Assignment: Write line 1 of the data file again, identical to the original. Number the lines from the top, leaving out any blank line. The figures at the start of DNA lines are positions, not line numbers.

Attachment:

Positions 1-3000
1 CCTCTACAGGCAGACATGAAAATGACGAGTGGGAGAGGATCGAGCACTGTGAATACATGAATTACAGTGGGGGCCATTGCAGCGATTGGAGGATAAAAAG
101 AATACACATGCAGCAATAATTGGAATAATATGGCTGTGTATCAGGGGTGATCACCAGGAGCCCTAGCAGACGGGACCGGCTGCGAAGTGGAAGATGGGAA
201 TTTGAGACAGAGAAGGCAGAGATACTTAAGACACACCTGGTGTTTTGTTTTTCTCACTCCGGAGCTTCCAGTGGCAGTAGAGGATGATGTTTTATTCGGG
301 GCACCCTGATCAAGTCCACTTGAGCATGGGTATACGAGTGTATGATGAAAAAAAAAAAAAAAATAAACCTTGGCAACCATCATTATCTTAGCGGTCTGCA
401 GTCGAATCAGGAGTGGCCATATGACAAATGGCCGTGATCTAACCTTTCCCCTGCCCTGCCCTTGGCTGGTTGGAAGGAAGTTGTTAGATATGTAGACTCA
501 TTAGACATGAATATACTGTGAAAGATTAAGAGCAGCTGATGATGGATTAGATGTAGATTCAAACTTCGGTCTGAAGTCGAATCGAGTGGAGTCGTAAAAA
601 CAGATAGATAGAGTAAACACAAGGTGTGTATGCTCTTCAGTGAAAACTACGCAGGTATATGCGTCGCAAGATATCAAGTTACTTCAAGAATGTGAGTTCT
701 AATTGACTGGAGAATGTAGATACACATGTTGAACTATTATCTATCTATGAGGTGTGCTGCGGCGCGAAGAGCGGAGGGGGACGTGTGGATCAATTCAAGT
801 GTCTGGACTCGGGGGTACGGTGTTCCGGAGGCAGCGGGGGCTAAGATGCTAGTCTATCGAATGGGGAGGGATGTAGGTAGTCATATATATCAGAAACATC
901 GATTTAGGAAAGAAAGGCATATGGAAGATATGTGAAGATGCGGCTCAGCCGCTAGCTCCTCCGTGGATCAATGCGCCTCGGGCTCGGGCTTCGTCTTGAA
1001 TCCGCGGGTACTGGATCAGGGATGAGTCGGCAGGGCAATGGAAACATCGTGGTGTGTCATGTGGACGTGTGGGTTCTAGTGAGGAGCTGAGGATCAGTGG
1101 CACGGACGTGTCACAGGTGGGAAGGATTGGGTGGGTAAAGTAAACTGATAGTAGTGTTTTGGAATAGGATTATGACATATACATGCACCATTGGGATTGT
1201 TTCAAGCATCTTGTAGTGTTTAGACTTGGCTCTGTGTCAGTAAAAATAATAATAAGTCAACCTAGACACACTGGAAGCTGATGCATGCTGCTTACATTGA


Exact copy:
Positions 1-3000